So, you’ve built a machine learning model. Great. You give it your inputs and it gives you an output. Sometimes the output is right and sometimes it is wrong. You know the model is predicting at about an 86% accuracy because the predictions on your training test said so.
But, 86% is not a good enough accuracy metric. With it, you only uncover half the story. Sometimes, it may give you the wrong impression altogether. Precision, recall, and a confusion matrix…now that’s safer. Let’s take a look.
Both precision and recall can be interpreted from the confusion matrix, so we start there. The confusion matrix is used to display how well a model made its predictions.
Let’s look at an example: A model is used to predict whether a driver will turn left or right at a light. This is a binary classification. It can work on any prediction task that makes a yes or no, or true or false, distinction.
The purpose of the confusion matrix is to show how…well, how confused the model is. To do so, we introduce two concepts: false positives and false negatives.
- If the model is to predict the positive (left) and the negative (right), then the false positive is predicting left when the actual direction is right.
- A false negative works the opposite way; the model predicts right, but the actual result is left.
Using a confusion matrix, these numbers can be shown on the chart as such:
In this confusion matrix, there are 19 total predictions made. 14 are correct and 5 are wrong.
- The False Negative cell, number 3, means that the model predicted a negative, and the actual was a positive.
- The False Positive cell, number 2, means that the model predicted a positive, but the actual was a negative.
The false positive means little to the direction a person chooses at this point. But, if you added some stakes to the choice, like choosing right led to a huge reward, and falsely choosing it meant certain death, then now there are stakes on the decision, and a false negative could be very costly. We would only want the model to make the decision if it were 100% certain that was the choice to make.
Cost/benefit of confusion
Weighing the cost and benefits of choices gives meaning to the confusion matrix. The Instagram algorithm needs to put a nudity filter on all the pictures people post, so a nude photo classifier is created to detect any nudity. If a nude picture gets posted and makes it past the filter, that could be very costly to Instagram. So, they are going to try to classify more things than necessary to filter every nude photo because the cost of failure is so high.
Finally, confusion matrices do not apply only to a binary classifier. They can be used on any number of categories a model needs, and the same rules of analysis apply. For instance, a matrix can be made to classify people’s assessments of the Democratic National Debate:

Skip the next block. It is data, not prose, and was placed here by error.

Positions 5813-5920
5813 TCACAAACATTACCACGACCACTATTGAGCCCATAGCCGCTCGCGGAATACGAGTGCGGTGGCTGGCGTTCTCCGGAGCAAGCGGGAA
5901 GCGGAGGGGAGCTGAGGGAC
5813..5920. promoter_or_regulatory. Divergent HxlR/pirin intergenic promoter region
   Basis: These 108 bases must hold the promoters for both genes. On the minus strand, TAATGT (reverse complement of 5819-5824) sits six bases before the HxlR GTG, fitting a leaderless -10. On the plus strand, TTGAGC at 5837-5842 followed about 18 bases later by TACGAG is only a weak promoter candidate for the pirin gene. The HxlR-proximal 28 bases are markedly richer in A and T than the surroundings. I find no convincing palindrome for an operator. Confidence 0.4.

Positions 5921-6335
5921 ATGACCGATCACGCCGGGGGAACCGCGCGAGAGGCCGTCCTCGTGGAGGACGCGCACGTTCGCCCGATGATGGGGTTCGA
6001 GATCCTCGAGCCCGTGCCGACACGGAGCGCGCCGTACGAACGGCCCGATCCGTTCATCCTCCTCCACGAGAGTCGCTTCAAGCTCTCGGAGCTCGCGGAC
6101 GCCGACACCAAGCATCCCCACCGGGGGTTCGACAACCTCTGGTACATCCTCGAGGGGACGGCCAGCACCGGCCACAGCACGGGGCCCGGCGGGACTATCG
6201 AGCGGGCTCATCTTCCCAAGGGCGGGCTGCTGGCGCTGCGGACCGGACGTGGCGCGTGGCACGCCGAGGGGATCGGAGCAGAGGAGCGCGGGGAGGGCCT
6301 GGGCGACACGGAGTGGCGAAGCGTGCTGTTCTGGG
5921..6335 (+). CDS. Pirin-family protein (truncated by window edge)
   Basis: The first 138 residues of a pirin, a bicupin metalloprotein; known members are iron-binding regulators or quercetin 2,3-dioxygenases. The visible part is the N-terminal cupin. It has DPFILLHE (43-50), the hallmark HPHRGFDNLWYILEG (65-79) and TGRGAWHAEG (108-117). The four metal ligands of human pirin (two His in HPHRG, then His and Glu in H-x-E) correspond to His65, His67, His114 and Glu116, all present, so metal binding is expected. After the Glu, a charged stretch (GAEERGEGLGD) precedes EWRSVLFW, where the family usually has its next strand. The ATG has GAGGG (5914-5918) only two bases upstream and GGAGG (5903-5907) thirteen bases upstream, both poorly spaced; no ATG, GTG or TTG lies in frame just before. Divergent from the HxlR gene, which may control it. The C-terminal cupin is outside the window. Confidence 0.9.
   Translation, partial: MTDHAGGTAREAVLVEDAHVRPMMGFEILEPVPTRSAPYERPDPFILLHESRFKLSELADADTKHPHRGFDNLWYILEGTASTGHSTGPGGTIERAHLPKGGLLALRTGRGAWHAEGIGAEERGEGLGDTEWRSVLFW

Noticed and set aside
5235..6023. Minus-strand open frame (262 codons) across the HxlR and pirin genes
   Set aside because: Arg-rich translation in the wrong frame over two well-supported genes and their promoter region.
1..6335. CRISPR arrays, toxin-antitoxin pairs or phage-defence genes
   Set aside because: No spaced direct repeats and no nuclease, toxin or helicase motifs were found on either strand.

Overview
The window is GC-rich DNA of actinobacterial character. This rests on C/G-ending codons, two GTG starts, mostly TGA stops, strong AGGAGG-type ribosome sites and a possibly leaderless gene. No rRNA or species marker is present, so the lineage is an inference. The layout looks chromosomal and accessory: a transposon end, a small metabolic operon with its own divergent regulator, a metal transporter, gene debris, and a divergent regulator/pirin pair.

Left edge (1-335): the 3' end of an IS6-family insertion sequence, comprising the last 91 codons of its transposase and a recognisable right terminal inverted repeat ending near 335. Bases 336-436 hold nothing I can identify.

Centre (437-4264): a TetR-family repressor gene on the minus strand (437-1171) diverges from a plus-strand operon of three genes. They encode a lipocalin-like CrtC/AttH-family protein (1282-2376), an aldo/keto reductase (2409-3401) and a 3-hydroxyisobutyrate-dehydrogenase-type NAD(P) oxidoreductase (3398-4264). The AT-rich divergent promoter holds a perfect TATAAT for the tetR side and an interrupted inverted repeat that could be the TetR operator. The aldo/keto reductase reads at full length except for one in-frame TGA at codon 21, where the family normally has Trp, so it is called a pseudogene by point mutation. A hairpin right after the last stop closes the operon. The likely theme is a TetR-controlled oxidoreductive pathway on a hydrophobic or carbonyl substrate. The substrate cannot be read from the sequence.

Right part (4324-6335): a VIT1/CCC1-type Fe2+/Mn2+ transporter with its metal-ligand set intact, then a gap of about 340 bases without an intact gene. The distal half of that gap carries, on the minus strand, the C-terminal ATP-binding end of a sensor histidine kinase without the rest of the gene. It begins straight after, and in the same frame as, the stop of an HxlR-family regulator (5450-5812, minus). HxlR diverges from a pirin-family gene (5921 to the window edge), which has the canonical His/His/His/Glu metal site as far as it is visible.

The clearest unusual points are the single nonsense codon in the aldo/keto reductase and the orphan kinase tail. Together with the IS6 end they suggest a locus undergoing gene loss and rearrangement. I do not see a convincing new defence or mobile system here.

- Very poor
- Very good
All the predictions the model makes can get placed in a confusion matrix:
Precision is the ratio of true positives to the total of the true positives and false positives. Precision looks to see how much junk positives got thrown in the mix. If there are no bad positives (those FPs), then the model had 100% precision. The more FPs that get into the mix, the uglier that precision is going to look.
To calculate a model’s precision, we need the positive and negative numbers from the confusion matrix.
Precision = TP/(TP + FP)
Recall goes another route. Instead of looking at the number of false positives the model predicted, recall looks at the number of false negatives that were thrown into the prediction mix.
Recall = TP/(TP + FN)
The recall rate is penalized whenever a false negative is predicted. Because the penalties in precision and recall are opposites, so too are the equations themselves. Precision and recall are the yin and yang of assessing the confusion matrix.
Recall vs precision: one or the other?
As seen before, when understanding the confusion matrix, sometimes a model might want to allow for more false negatives to slip by. That would result in higher precision because false negatives don’t penalize the recall equation. (There, they’re a virtue.)
Sometimes a model might want to allow for more false positives to slip by, resulting in higher recall, because false positives are not accounted for.
Generally, a model cannot have both high recall and high precision. There is a cost associated with getting higher points in recall or precision. A model may have an equilibrium point where the two, precision and recall, are the same, but when the model gets tweaked to squeeze a few more percentage points on its precision, that will likely lower the recall rate.
Get more on machine learning with these resources:
- BMC Machine Learning & Big Data Blog
- Machine Learning: Hype vs Reality
- Interpretability vs Explainability: The Black Box of Machine Learning
- Machine Learning with TensorFlow & Keras, a hands-on Guide
- This great colab notebook demonstrates, in code, confusion matrices, precision, and recall
For a mathematical understanding of precision and recall, watch this video:
For a more humorous look at confusion matrices: